Recently, John Hansell opined about a bad reaction to his giving a whisky a low score. There wasn't any indication on who did it, but it was evident that it happens enough times to give him trouble. People's bad reactions to scores below their expectation is not surprising. It's like lowballing a seller when you're buying a house: the seller is taking it personally that you don't think his home (note the emotional attachment) is worth as much as the seller feels it should be. The buyer has no attachment to the house so his price is probably more accurate, but that doesn't mean the seller's feelings aren't hurt.
So this is one of the major reasons I don't score alcohol: No matter how objective the scoring system, someone is going to take offense at it. I might not care if they get offended, but why make up a system that, by design, causes such a negative emotional reaction?
Along the same lines, I don't actually make tasting notes. Sure I'll throw some together for a tasting event, but that's largely because they're expected. But I find comparative analogies to be more helpful. People know what they like, and tend to like things similar to their existing tastes. Do you like Irish Whiskey? You'll probably like Springbank more than Lagavulin. Big fan of Macallan? Try a Glenfarclas, and you'll probably be happy. Not a big fan of the "pine cone" gins? Try G'vine, it's the anti-gin gateway drink.
This comparative approach feeds into the closest thing I do to an actual score: suggesting something is or isn't a good buy. Any liquor that's not as good as its closest comparison AND costs more money just isn't worth the money. On the flip side, if there's a liquor that's better than its closest rival and costs less, then it's a good buy. Why pay $25 for something that isn't better than something that costs $15? Call it a different approach to buyer's remorse, but knowing that something is both good and cheap is a delight.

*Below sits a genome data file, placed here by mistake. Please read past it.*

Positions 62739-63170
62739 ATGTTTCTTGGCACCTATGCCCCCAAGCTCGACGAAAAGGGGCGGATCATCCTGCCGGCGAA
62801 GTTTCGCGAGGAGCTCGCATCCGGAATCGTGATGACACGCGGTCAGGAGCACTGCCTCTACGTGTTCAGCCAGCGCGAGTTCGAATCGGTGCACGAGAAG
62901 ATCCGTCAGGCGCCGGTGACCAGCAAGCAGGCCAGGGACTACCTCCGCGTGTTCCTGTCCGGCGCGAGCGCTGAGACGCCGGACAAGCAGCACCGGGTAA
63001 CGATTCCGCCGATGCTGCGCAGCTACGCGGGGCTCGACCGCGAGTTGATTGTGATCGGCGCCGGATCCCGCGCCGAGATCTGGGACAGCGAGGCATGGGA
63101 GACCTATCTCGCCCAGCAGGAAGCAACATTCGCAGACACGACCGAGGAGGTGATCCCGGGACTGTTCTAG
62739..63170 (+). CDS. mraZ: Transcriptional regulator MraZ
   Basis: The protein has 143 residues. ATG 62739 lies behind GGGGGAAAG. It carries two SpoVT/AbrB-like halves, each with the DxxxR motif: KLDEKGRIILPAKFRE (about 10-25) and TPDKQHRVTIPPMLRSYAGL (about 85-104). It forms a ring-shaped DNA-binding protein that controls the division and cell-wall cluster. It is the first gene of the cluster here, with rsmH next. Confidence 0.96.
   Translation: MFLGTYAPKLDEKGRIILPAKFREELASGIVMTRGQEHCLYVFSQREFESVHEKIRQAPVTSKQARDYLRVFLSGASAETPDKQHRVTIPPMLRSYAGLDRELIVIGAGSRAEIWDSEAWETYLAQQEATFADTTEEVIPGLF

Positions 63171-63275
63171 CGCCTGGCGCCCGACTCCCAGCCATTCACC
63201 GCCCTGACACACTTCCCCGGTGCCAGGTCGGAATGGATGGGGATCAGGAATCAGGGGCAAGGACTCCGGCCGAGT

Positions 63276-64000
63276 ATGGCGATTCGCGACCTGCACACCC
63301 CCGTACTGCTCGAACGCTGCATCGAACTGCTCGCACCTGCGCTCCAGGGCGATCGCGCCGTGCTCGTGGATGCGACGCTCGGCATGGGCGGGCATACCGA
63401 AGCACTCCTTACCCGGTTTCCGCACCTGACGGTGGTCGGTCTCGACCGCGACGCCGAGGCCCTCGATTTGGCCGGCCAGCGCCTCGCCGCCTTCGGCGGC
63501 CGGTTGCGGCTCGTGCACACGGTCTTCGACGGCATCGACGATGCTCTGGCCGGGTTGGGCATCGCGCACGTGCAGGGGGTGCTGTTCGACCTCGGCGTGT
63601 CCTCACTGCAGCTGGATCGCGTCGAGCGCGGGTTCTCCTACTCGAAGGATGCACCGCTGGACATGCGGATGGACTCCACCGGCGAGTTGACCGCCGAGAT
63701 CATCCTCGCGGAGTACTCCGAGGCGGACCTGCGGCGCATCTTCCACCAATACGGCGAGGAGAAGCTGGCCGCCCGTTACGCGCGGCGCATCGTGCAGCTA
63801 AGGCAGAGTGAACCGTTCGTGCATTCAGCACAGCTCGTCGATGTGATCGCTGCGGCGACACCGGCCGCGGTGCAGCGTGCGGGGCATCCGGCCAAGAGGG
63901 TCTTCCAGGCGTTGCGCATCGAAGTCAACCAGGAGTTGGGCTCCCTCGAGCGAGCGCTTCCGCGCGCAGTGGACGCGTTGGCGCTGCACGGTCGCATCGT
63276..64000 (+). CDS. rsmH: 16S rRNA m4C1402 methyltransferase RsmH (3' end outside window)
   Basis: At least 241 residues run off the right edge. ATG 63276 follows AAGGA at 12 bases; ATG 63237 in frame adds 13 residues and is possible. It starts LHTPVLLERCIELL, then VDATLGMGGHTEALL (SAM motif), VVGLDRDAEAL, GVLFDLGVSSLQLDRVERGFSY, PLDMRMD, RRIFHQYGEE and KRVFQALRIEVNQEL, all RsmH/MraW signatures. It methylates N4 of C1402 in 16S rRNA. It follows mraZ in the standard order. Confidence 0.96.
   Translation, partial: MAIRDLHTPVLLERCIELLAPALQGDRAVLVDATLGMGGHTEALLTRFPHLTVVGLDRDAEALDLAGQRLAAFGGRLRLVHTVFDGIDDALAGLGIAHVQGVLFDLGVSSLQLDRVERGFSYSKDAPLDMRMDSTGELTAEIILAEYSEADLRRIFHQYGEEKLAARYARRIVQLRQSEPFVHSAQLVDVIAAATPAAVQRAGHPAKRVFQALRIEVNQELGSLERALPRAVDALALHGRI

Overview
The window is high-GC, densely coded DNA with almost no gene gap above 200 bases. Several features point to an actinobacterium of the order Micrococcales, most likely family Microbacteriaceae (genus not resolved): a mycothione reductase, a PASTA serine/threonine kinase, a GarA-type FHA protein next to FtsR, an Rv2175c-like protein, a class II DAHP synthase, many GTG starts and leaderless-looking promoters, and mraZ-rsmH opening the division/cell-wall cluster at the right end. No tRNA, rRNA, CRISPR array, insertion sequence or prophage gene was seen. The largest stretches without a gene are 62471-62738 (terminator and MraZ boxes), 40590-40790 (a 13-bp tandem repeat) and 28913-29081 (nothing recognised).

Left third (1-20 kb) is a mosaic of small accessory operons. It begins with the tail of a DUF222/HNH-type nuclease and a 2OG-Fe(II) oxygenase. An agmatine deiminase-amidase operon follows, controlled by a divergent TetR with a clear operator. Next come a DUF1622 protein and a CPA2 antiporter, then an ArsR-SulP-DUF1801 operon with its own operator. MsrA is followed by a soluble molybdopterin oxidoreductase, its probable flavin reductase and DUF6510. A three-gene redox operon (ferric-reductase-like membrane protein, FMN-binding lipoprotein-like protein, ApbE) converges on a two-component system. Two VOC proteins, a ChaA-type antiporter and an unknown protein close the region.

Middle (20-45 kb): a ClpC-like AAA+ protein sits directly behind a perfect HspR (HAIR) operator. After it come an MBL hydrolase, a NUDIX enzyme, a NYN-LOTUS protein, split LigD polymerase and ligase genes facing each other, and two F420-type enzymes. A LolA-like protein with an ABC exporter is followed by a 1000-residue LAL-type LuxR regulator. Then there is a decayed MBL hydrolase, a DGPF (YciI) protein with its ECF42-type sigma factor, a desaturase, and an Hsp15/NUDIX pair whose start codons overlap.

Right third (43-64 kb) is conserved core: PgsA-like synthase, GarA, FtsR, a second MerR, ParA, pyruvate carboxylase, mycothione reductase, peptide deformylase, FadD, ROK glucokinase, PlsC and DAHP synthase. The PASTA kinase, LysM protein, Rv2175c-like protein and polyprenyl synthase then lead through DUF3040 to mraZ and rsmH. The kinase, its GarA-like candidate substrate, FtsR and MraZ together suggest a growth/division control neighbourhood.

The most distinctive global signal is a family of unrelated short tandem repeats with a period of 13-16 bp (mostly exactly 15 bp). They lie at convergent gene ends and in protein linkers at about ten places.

My point in all of this is that we all have our own versions of tasting notes and they're internalized memories of what we've had in the past. We all rate these drinks in a massively subjective way because smells cause such emotional reactions. This is why comparative analogies work so well when you're talking about alcohol. The "tastes like" comparison is rarely so far off the mark that people will think you're smoking crack. But if you say something has a "leathery" texture and someone else thinks that it tastes like "wet dog playing in mud", they're going to think the first person is off their rocker. Even though, really, they're probably the same taste.